loading page

Estimating the genotypic intelligence of populations and assessing the impact of socioeconomic factors and migrations.
  • Davide Piffer
Davide Piffer

Corresponding Author:[email protected]

Author Profile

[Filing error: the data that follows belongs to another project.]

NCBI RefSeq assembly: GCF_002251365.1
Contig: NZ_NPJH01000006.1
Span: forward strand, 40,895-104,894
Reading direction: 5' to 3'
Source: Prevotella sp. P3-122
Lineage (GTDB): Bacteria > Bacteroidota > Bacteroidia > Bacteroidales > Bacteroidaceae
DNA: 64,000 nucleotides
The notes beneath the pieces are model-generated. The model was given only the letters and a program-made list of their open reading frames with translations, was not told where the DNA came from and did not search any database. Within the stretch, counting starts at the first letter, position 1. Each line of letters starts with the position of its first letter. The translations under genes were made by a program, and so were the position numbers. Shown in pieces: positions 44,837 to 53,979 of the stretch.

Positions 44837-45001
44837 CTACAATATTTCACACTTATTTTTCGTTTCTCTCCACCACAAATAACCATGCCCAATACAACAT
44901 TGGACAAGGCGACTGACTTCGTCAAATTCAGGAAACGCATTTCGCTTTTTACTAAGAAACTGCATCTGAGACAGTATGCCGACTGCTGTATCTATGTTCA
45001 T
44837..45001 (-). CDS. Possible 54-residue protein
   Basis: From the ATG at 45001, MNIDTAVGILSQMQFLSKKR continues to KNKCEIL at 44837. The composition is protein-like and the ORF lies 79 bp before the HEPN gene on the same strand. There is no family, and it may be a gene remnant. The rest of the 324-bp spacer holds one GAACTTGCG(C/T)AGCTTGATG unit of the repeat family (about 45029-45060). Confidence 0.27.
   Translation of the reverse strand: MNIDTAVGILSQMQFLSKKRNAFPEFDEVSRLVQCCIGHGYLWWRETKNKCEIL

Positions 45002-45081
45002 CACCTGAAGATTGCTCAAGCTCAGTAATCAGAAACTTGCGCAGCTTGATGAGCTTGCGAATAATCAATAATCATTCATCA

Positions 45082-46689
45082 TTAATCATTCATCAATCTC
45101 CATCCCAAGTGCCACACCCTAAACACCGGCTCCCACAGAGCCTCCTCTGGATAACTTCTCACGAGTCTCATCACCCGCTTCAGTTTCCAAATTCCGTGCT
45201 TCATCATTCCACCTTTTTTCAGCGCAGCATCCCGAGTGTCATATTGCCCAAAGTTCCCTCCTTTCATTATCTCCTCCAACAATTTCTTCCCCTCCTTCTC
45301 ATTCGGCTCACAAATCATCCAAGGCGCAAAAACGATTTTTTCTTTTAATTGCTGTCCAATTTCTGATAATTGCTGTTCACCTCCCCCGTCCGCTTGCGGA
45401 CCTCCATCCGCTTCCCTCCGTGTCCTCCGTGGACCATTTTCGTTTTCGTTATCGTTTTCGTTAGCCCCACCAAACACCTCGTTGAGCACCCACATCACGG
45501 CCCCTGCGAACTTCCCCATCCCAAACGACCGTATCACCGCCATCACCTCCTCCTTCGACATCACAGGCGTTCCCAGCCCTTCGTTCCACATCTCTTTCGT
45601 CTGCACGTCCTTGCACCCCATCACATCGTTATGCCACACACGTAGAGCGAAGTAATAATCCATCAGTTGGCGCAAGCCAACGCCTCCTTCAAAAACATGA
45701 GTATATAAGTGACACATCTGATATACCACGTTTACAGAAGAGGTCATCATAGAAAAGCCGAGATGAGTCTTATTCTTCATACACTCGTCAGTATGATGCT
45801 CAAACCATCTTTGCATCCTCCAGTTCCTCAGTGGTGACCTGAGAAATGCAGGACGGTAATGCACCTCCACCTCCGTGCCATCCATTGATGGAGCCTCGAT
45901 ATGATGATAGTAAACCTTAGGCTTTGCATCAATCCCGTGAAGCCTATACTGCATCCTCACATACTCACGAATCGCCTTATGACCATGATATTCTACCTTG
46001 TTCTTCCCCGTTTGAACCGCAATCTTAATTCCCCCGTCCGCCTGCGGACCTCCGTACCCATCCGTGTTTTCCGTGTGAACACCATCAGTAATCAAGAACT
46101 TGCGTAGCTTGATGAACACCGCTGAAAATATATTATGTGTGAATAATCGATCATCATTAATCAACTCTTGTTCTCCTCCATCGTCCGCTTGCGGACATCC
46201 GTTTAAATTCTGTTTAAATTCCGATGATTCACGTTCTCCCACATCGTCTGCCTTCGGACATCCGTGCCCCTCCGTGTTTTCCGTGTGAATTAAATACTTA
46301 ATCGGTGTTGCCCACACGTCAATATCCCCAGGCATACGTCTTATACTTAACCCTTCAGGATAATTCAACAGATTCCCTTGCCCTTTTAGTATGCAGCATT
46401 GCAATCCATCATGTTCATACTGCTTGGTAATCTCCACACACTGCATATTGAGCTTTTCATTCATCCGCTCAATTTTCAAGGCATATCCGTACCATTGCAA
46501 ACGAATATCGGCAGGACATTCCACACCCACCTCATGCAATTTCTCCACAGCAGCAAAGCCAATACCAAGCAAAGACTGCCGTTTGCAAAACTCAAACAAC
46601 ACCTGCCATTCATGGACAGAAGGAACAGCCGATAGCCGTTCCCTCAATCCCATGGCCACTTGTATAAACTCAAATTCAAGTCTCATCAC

Factor analysis of allele frequencies was used to identify signals of polygenic selection on human intelligence. Four SNPs which reached genome-wide significance in previous meta-analyses were used. Allele frequencies for 26 population were obtained from 1000 Genomes. The resulting factor scores were highly correlated to average national IQ (r=0.92). A regression of IQ differences between subcontinental groups on the 4 SNPs g factor and an index of genome-wide genetic distances showed the former was an independent and significant predictor (Beta= 1.14), whereas genome-wide distances lost all predictive power. This finding suggests that the relationship between the 4 SNPs g factor and IQ is due to natural selection on a specific phenotype and not the result of a spurious correlation arising from genome-wide evolutionary processes such as random drift or migrations. A regression of IQs on genetic factor scores of developed countries was used to estimate the predicted genotypic IQs of developing countries. The residuals (difference between predicted and actual scores) were negatively correlated to per capita GDP and Human Development Index, implying that countries with low socioeconomic conditions have not yet reached their full intellectual potential.